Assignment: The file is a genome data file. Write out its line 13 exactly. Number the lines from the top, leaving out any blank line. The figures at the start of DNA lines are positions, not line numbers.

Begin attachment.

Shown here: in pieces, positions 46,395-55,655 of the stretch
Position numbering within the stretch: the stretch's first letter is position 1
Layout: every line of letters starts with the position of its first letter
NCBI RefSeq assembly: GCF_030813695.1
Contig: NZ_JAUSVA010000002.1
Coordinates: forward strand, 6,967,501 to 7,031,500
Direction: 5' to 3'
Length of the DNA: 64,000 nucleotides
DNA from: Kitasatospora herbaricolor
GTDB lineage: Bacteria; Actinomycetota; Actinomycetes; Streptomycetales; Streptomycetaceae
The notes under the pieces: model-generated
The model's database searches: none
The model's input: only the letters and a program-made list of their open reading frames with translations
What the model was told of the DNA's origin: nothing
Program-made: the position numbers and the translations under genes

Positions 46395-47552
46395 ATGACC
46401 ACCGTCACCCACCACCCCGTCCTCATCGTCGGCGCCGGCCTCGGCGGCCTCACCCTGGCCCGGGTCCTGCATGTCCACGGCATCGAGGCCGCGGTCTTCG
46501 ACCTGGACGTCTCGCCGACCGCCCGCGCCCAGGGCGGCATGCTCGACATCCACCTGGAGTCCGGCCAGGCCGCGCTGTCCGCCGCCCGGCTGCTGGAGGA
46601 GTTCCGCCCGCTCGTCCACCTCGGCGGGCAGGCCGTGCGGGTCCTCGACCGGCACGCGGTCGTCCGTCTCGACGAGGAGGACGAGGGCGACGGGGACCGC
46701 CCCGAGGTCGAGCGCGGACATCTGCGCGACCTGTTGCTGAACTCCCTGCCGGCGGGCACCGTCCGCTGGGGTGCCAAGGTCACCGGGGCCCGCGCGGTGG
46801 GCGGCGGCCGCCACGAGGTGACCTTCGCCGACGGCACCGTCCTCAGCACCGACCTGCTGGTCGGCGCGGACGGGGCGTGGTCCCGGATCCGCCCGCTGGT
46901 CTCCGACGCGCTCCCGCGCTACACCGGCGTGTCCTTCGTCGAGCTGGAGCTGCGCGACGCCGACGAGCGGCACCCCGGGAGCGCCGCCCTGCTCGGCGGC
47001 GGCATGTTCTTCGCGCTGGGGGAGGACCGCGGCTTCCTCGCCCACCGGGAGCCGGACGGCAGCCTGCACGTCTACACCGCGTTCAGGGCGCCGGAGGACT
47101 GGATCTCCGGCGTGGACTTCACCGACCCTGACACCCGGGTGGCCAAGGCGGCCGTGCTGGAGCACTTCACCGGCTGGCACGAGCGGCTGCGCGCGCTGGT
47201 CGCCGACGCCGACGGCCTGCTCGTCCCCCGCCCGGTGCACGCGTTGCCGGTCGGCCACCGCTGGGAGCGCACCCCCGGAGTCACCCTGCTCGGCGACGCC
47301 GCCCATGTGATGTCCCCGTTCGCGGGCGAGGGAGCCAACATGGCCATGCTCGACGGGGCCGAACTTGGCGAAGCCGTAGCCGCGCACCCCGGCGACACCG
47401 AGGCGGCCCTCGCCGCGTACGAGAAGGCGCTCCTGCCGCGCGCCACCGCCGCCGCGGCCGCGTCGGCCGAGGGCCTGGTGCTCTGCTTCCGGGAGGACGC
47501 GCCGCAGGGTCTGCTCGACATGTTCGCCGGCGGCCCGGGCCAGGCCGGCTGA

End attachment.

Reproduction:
The model's input: only the letters and a program-made list of their open reading frames with translations